Calling in on….Dorchester Town, the Prince’s choice Reply

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In deepest Dorset, there lies a town that is an aesthete’s delight – Poundbury, an experiment in surburban development. It’s an attractive place, designed to portray traditional buildings in a modern setting. It’s meant to be tasteful, although some people see it as a little antiseptic. It’s almost part of Dorchester, the county town of Dorset with a population of just under 20,000.

What’s the relevance of this ode to Poundbury? Well, Dorchester Town’s Avenue Stadium would not look out of place in Poundbury. It too has classic overtones and has been designed with the aim of pleasing the eye. And it does. Prince Charles, who dislikes “carbuncles” when it comes to architecture, and had a hand in Poundbury’s “look and feel”, would no doubt approve of Dorchester Town’s fine ground.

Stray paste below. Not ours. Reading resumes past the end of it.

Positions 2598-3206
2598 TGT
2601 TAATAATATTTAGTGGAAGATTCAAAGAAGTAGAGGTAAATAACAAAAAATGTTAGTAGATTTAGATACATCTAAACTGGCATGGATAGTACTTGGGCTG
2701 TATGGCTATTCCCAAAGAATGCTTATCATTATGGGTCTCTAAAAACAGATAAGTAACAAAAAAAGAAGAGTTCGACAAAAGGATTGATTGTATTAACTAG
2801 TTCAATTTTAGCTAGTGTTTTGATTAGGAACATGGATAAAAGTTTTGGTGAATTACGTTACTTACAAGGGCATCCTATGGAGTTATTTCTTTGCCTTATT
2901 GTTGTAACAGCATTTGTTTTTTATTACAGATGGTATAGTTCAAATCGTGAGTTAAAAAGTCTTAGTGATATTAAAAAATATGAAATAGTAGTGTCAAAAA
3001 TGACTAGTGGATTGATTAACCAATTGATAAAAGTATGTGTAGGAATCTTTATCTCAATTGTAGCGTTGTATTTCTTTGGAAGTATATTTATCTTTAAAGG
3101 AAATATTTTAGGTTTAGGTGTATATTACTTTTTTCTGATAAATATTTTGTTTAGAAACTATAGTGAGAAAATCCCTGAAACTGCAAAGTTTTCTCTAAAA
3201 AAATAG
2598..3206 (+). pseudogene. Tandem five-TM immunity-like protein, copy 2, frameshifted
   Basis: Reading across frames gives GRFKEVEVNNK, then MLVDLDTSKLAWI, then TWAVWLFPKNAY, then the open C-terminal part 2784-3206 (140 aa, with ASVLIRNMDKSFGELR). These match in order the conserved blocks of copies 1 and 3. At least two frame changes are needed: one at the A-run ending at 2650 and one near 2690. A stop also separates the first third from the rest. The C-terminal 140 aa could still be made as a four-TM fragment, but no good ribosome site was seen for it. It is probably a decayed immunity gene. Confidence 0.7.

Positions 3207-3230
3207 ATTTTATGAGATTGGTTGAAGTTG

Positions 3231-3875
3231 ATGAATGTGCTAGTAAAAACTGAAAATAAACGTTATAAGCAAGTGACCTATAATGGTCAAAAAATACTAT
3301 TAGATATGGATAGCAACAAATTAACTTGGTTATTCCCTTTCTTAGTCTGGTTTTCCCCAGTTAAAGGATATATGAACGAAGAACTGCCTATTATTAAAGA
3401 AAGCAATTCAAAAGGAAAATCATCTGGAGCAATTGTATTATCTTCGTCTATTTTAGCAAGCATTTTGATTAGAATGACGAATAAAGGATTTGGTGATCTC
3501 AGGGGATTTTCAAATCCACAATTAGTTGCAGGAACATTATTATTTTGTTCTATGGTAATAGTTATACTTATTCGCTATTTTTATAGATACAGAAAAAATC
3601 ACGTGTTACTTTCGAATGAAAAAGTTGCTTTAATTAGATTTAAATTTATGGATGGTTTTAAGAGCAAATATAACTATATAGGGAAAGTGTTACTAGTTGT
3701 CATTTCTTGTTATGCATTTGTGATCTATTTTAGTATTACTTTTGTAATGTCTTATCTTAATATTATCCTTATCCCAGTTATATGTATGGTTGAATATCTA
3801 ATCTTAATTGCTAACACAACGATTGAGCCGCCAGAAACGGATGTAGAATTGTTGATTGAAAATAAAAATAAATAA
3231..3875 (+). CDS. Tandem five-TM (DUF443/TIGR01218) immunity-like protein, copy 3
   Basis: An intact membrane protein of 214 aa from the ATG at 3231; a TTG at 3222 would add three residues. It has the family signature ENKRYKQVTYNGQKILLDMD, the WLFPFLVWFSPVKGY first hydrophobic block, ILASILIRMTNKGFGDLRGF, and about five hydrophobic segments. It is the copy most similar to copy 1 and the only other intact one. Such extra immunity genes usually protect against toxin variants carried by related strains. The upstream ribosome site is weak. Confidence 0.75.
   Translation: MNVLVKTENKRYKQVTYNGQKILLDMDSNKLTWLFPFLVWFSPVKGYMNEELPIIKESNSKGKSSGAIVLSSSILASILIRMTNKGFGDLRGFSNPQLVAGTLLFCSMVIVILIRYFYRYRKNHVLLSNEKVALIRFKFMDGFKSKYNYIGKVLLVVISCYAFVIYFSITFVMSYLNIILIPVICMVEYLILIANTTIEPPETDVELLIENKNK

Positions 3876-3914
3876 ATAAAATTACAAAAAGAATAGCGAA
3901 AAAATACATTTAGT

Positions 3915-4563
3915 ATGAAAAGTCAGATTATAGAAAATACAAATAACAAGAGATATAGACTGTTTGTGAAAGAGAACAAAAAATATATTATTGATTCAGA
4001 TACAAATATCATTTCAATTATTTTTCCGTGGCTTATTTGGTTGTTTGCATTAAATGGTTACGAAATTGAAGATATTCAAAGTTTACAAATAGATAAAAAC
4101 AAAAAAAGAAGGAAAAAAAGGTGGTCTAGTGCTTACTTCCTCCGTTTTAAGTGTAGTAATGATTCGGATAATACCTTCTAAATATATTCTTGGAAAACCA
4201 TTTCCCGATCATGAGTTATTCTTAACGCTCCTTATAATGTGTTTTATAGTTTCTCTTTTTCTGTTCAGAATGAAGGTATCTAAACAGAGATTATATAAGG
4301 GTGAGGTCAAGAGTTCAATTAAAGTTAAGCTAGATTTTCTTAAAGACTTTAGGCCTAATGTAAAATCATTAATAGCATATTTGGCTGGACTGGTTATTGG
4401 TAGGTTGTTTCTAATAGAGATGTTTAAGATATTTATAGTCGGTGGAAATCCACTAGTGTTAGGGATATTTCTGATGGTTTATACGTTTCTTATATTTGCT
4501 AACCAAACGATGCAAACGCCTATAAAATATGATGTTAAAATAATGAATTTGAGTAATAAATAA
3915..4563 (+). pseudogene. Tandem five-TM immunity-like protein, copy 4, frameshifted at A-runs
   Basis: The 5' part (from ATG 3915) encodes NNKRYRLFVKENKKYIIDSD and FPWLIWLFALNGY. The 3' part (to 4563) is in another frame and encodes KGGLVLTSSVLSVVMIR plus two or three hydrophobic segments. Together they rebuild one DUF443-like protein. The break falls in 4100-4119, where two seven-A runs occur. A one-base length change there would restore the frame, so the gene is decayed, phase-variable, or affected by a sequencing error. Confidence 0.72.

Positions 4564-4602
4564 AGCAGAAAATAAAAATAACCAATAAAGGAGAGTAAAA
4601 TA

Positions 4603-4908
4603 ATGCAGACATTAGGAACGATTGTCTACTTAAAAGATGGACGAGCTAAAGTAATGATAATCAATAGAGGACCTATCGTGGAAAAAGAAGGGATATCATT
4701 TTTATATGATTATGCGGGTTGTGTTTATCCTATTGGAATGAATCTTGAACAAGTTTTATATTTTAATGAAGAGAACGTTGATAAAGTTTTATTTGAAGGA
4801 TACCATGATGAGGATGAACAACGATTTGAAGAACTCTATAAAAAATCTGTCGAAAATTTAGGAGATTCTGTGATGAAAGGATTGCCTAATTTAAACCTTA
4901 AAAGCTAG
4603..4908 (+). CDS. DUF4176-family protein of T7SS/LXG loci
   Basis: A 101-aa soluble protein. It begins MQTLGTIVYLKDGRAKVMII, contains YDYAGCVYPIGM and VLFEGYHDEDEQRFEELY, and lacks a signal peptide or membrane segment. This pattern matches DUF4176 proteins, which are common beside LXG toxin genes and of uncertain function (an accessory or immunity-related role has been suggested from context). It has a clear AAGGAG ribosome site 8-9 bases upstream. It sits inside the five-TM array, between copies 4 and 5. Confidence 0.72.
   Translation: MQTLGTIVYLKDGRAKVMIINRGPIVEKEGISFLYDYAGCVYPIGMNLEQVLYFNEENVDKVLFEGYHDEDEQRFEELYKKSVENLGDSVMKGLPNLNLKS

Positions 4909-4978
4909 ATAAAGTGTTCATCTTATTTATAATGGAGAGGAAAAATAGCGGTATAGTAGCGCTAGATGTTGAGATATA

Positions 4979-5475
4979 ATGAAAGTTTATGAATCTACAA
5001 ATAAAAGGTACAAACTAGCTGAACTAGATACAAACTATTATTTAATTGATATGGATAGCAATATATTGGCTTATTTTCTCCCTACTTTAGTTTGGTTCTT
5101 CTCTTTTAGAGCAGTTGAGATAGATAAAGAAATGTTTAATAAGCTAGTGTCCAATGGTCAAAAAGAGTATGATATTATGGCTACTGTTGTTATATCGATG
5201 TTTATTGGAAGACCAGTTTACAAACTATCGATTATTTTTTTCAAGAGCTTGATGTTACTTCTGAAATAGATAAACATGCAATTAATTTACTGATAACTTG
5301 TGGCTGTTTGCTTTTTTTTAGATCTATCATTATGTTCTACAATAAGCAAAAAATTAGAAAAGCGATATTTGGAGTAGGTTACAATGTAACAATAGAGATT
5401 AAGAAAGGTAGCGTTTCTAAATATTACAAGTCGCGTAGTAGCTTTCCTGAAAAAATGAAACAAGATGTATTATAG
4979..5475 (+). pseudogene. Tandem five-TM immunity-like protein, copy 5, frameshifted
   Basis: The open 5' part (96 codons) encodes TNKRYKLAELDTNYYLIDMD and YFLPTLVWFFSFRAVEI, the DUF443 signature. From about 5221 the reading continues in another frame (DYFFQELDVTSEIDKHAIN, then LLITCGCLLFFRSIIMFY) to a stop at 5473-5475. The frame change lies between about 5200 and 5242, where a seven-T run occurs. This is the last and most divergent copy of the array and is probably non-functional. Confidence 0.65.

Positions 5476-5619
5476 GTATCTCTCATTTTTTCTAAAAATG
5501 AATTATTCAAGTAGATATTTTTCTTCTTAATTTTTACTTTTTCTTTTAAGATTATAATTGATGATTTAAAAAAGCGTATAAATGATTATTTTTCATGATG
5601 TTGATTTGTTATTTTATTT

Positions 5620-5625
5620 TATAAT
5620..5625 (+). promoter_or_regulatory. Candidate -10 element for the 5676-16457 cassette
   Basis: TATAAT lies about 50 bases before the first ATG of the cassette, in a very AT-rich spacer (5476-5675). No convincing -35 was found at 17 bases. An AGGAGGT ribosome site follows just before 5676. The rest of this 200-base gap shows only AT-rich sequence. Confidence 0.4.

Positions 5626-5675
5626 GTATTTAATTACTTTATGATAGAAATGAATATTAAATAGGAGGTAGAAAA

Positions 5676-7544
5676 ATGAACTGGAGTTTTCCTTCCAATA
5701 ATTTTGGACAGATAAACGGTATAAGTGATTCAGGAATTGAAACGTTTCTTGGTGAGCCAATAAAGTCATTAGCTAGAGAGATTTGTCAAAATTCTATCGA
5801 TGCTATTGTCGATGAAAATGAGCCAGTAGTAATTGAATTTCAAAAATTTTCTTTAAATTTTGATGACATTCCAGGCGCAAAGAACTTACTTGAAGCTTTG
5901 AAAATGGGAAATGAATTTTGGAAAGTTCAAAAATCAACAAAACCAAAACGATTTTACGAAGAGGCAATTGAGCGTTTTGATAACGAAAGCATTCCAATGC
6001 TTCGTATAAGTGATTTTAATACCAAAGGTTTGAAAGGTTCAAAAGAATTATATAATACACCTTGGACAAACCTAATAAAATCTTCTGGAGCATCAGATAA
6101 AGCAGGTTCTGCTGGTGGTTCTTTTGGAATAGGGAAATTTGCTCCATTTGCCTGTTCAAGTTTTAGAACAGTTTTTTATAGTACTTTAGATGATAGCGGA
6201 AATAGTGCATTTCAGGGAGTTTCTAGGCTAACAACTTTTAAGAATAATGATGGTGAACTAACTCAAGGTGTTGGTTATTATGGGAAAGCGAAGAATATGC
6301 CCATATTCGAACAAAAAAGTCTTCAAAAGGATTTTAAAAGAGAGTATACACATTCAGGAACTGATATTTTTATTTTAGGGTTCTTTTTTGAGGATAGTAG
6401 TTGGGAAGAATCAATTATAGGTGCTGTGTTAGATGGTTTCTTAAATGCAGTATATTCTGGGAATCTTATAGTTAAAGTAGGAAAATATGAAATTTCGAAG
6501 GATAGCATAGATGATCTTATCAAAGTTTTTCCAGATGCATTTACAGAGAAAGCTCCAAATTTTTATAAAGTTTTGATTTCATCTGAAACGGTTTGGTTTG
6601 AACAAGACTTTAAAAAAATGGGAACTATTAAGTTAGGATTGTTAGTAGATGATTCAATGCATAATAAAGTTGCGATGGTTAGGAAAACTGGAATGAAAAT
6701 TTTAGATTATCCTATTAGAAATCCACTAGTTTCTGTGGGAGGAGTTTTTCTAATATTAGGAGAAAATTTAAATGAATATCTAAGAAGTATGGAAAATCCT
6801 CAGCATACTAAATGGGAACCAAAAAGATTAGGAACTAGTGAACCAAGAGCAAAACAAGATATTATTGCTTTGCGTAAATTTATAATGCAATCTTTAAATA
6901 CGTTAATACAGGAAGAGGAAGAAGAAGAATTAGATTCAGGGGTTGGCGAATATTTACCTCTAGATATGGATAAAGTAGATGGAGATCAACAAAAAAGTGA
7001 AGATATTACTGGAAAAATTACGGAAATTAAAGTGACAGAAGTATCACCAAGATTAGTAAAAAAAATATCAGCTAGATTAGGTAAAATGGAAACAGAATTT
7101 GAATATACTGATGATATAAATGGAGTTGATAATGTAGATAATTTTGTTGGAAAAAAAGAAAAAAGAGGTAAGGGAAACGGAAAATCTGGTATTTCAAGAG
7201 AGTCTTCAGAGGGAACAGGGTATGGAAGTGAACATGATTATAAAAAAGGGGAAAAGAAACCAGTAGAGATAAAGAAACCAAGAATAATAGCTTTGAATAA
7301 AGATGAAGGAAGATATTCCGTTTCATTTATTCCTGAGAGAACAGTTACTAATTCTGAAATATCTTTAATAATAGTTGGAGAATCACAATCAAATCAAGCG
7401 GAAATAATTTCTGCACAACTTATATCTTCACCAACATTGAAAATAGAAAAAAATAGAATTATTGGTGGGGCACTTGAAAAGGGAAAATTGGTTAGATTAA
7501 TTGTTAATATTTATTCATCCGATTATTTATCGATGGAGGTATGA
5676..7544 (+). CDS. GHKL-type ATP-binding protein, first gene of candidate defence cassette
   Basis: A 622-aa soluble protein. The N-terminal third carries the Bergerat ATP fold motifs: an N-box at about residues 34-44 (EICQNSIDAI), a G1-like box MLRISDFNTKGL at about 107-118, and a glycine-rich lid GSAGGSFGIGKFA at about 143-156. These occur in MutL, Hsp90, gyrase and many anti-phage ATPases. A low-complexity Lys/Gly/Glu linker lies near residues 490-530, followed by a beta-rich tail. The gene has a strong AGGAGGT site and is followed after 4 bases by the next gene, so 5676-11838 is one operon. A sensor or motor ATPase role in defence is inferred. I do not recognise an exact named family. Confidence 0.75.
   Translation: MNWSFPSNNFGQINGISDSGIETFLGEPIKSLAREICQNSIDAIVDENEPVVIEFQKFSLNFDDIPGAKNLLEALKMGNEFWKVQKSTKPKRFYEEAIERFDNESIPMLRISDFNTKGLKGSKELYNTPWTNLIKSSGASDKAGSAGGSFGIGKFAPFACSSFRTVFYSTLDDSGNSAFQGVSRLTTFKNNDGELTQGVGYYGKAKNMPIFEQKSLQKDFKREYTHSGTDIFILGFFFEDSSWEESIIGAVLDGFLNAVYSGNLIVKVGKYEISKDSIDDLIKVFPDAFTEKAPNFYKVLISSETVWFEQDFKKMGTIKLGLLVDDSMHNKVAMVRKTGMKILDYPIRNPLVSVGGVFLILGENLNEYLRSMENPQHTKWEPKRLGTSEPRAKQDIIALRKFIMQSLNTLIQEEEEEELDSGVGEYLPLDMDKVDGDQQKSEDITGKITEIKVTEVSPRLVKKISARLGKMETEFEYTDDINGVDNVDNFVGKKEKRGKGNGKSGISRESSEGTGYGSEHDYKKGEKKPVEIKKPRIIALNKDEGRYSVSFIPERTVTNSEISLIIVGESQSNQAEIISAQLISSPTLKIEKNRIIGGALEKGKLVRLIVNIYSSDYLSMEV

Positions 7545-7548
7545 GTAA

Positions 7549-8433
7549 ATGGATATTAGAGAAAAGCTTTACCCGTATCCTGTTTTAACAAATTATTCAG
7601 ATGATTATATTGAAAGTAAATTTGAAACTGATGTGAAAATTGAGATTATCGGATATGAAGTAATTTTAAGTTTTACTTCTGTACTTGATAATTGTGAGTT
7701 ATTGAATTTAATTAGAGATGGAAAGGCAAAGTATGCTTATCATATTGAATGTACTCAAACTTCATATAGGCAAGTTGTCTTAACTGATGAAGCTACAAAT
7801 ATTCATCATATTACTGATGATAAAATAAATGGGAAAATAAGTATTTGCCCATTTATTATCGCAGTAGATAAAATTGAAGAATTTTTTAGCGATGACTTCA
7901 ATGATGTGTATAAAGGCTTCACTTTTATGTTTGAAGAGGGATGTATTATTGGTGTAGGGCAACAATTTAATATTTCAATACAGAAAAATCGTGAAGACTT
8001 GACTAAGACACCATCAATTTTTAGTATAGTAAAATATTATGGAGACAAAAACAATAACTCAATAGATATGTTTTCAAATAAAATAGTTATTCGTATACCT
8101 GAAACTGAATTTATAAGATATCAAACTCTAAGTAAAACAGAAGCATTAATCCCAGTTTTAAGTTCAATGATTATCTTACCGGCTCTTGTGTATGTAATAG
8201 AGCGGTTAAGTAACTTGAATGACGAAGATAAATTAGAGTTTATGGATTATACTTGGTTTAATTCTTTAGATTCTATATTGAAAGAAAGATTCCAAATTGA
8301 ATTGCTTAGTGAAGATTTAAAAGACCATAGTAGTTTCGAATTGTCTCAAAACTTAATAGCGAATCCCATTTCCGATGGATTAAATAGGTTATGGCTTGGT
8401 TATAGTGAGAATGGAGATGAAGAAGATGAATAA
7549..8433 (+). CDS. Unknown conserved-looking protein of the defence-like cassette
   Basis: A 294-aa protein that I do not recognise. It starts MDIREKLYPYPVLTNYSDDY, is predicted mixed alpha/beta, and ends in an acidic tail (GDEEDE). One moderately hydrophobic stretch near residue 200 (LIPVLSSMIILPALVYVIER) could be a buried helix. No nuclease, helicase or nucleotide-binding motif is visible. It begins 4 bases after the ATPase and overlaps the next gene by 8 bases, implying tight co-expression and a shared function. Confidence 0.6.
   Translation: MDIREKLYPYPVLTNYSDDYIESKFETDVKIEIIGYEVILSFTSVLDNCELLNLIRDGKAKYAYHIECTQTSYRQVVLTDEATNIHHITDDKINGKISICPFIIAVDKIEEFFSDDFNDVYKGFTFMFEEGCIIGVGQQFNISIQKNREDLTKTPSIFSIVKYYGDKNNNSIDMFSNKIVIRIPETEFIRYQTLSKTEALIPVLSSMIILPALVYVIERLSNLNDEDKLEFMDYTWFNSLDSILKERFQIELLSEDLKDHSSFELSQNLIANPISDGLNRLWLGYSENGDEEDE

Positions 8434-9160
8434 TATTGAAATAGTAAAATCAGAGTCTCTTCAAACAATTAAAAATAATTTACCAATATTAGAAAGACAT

P1050249 (250x205)Amazingly, it’s been around for well over 20 years, which explains the slightly weathered appearance of the stadium. But it is still avenues ahead of many of the bolt-together football grounds being put up today.

Dorchester were relegated to the Southern League Premier in 2014 after a decade in the Conference South. They have taken their time to adjust to their new surroundings, but in 2014-15, they have been a little distracted by their FA Cup run. On October 25, they will play host to Bristol Rovers in the fourth qualifying round. When Hitchin Town turned up to play the Magpies, the queue for tickets was not for a Southern League fixture between two inconsistent teams, but for an appetising cup-tie.